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Research overview

  • Are you passionate about digging deeper into visual culture?
  • Do you want the time, support and skills to carry out research?

The MRes is ideal if:

  • you cannot commit to a PhD but still have a topic you want to research further
  • your topic doesn't require three-years of PhD study
  • you want to develop your research and academic skills before starting a PhD

Our specialisations

We specialise in four main areas.

Nineteenth-century art and cultural exchange

Including:

  • national identity
  • intercultural contact
  • migration
  • innovation

Find out more about our current research in this area

Collecting, reception and revival

Including issues of:

  • display
  • imperialism
  • power
  • travel
  • memory

Find out more about our research in this area

Photography, film and spectatorship

Including:

  • representation
  • status
  • politics
  • relationship to other media

Find out more about our research in this area

Politics and identity

Including:

  • gender, class, and race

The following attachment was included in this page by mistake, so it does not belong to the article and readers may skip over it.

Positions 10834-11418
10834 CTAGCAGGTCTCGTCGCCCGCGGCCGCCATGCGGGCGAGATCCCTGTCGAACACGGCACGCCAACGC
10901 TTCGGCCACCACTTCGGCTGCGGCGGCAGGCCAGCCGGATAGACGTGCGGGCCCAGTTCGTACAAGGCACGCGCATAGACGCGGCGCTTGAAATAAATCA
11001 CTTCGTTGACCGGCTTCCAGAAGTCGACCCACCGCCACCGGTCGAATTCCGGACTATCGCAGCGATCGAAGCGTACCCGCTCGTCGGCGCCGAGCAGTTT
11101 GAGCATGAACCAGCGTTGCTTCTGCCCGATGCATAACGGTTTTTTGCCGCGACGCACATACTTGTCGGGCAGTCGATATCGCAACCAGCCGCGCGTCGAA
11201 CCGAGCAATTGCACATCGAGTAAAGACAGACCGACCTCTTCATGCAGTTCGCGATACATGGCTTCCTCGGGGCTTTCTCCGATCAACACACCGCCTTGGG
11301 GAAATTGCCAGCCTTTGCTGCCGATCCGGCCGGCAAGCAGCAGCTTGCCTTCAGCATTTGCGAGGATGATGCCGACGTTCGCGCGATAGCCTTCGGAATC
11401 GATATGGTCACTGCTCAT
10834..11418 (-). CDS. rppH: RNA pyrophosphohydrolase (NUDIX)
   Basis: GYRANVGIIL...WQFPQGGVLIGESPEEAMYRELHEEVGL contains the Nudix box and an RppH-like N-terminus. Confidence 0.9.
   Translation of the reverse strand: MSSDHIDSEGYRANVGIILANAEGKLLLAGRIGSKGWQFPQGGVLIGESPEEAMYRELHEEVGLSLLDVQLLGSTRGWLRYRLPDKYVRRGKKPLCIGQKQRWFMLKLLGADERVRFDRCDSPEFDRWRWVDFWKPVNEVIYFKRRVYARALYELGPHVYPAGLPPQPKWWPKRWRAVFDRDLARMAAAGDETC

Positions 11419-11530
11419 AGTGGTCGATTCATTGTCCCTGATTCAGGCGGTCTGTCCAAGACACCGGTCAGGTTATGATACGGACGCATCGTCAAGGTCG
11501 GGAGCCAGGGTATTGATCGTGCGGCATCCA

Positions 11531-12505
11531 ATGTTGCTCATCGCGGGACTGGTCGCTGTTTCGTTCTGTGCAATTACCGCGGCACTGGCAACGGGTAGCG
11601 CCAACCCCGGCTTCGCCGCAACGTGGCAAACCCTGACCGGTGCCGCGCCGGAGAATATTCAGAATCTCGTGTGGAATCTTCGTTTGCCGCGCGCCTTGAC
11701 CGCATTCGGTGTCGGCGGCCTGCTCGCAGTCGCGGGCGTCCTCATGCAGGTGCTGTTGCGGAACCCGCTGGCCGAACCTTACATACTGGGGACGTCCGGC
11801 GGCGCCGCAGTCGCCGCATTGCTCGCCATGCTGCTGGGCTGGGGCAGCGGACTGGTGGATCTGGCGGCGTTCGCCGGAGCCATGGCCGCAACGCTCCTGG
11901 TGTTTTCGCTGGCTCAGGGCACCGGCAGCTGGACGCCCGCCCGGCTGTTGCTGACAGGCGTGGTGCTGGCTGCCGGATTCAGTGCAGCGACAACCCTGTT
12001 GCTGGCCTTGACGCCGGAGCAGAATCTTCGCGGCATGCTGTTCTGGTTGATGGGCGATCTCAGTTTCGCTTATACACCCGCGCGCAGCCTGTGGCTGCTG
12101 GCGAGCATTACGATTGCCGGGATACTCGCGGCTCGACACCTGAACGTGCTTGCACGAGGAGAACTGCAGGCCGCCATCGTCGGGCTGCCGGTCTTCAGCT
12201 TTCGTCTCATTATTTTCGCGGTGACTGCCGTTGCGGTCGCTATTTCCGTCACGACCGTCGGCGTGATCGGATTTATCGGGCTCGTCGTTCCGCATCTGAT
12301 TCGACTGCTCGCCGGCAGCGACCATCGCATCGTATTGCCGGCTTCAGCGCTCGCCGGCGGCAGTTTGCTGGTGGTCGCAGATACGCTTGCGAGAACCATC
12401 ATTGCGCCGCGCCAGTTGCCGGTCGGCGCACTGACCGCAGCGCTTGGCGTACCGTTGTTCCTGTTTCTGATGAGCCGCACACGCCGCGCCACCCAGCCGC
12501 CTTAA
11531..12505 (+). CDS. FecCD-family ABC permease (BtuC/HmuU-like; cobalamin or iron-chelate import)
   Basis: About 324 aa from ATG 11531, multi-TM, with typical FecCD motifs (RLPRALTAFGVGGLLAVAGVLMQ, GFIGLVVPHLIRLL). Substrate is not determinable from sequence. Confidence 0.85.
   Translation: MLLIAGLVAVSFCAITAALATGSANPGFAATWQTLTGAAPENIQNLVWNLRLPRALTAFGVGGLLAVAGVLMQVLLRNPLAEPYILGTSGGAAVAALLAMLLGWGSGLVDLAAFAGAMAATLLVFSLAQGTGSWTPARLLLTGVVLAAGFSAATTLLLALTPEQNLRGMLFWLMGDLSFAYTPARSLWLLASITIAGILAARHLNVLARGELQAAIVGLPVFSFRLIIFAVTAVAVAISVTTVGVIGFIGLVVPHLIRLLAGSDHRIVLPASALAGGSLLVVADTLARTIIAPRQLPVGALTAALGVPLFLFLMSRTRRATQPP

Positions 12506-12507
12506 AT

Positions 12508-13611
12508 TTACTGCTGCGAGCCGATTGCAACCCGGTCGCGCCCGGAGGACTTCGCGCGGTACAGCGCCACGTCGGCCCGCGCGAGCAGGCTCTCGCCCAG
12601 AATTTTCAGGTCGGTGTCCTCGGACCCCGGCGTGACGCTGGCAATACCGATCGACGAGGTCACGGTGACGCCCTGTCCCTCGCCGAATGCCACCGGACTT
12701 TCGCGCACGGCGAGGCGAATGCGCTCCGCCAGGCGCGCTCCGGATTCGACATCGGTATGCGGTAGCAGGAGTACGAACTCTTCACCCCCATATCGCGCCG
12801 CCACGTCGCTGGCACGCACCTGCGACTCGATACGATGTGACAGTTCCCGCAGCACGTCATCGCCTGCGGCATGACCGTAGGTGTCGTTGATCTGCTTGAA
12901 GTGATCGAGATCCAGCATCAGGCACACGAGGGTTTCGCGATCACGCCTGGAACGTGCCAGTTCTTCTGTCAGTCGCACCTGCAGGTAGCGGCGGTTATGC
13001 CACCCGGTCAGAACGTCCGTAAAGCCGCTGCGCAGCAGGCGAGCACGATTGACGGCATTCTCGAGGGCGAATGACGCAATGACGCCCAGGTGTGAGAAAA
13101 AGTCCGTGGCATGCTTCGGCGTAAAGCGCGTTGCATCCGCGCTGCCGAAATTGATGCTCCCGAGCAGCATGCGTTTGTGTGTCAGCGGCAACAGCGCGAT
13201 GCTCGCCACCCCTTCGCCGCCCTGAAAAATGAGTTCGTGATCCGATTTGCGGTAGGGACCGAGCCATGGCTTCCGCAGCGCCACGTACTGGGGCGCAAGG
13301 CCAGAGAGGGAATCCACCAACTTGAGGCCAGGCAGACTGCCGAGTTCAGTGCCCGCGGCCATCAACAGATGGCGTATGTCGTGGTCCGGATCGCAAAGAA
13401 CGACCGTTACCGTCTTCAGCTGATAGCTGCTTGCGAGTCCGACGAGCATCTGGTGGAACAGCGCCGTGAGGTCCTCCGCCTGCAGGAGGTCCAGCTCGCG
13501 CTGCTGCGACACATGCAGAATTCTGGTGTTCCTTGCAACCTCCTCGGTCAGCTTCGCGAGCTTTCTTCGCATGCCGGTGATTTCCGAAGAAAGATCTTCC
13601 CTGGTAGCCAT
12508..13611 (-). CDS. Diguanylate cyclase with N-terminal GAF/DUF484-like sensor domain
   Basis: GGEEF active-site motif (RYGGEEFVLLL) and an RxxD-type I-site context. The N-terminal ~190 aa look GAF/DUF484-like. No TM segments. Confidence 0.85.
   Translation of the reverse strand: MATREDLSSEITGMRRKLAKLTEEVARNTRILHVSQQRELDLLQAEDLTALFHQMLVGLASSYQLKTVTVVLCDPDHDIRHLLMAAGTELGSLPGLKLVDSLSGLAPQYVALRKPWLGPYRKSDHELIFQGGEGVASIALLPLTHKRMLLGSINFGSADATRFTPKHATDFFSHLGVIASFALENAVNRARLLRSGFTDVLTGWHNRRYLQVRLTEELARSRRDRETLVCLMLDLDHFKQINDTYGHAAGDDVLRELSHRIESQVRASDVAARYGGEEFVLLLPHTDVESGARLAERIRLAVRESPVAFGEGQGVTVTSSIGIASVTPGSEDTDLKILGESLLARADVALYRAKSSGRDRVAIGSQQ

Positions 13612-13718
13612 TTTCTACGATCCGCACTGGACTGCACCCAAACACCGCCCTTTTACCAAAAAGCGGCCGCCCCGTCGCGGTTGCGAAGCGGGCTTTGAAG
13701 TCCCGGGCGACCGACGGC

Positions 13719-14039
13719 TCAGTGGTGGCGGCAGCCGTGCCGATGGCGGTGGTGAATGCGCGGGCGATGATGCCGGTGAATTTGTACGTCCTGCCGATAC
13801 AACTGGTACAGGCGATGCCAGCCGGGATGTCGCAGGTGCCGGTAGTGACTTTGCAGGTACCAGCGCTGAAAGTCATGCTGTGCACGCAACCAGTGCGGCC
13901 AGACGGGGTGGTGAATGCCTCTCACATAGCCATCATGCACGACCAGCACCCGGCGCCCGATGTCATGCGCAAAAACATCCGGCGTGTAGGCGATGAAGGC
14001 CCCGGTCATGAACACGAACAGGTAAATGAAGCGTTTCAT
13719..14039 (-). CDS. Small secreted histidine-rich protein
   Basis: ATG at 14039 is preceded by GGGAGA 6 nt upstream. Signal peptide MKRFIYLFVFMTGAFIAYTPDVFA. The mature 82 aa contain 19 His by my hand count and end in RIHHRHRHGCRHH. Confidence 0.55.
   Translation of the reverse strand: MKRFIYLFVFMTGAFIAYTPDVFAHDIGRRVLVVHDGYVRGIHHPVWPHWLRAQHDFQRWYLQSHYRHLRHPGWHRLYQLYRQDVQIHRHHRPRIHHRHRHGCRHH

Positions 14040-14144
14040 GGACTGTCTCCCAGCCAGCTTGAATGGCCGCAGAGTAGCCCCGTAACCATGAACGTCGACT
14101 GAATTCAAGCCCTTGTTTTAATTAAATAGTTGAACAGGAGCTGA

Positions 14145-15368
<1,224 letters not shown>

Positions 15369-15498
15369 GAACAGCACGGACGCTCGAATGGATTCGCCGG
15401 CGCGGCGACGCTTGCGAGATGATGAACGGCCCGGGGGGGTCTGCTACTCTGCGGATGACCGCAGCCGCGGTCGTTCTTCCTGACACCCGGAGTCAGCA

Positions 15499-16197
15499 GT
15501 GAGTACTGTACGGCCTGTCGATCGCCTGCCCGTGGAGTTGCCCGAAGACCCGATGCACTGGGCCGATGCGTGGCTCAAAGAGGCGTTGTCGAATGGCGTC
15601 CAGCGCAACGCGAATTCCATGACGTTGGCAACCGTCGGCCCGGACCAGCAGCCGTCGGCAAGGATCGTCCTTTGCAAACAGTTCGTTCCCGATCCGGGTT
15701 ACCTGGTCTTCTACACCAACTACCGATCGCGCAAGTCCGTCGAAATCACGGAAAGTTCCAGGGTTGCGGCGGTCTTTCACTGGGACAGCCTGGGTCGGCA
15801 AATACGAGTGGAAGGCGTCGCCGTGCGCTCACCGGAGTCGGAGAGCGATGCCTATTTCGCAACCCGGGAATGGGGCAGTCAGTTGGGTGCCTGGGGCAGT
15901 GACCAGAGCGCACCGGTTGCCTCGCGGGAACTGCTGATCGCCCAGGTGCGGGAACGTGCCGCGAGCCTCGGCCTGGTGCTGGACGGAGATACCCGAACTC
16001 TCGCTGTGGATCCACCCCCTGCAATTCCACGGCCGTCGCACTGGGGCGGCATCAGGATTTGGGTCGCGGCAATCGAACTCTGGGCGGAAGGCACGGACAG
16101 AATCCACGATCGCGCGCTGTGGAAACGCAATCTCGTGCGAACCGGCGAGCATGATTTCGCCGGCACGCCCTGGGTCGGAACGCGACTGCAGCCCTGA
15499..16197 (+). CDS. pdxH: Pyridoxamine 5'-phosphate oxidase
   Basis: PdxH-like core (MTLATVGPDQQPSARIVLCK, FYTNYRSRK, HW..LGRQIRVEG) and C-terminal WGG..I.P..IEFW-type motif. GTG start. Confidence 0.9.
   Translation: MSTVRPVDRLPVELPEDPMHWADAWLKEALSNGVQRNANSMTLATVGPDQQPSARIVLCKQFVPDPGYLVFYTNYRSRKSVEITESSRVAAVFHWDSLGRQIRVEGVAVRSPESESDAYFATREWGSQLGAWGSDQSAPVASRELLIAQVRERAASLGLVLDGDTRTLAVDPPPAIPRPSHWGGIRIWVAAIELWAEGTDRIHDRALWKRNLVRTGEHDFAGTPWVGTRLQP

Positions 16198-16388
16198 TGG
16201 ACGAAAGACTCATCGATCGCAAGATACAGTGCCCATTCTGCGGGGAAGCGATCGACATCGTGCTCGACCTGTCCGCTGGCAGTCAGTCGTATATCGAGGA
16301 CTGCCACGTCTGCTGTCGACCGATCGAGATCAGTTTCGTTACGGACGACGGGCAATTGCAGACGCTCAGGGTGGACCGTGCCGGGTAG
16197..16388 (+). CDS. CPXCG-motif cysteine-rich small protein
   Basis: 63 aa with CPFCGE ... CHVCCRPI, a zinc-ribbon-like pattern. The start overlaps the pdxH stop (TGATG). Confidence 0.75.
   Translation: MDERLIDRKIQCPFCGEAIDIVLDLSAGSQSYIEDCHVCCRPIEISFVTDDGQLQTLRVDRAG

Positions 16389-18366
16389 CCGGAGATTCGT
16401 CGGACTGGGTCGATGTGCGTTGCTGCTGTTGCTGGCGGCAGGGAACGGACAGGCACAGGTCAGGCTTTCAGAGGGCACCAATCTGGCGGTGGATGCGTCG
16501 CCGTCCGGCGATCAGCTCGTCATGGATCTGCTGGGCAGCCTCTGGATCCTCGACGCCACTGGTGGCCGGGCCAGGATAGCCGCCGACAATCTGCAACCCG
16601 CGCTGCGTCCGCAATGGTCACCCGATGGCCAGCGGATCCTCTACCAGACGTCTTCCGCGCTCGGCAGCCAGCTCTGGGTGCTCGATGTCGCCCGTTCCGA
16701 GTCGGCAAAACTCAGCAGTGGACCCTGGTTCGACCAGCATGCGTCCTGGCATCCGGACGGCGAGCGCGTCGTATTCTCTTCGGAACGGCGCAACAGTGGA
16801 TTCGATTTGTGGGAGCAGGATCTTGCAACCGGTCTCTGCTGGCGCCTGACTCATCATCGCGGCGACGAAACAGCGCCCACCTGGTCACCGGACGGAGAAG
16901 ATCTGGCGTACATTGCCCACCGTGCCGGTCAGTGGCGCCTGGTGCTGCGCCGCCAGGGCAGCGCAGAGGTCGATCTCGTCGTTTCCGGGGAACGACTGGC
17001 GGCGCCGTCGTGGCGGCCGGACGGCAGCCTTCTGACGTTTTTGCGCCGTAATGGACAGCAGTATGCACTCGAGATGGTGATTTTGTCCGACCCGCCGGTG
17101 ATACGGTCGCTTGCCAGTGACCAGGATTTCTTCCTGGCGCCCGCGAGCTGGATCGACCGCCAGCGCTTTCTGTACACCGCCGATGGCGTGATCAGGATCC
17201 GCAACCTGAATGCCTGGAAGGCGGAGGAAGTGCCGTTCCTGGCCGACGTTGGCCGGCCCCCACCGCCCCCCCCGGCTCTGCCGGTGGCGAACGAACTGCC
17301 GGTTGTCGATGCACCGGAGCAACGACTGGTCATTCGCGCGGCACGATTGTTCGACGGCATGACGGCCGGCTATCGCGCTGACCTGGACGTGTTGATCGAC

• identity
  • propaganda, power and protest
  • memory

Find out more about our research in this area

The MRes is a substantial piece of original work and can be an advantage when applying for PhD funding.

Course content

As well as researching and writing your dissertation you will take a range of core and optional modules.

You will research and write a 35,000 word dissertation.

You'll agree the subject with your supervisor who will provide full support and regular reviews.

The dissertation is worth 120 of the 180 credits you take for the MRes.

The above is a sample of the typical modules we offer but is not intended to be construed and/or relied upon as a definitive list of the modules that will be available in any given year. Modules (including methods of assessment) may change or be updated, or modules may be cancelled, over the duration of the course due to a number of reasons such as curriculum developments or staffing changes. Please refer to the module catalogue for information on available modules.

This module explores a range of theoretical and methodological issues relating to the study of art history and visual culture.

It will prepare you for both the practical demands of research and the philosophical questions relevant to a historical analysis of images.

You will examine a number of theoretical approaches and apply these to visual material across a broad chronological range.

History of Art and Visual Culture MA

This is a compulsory core module worth 20 credits.

Art History MRes and Visual Culture MRes

This is a compulsory module worth 20 credits.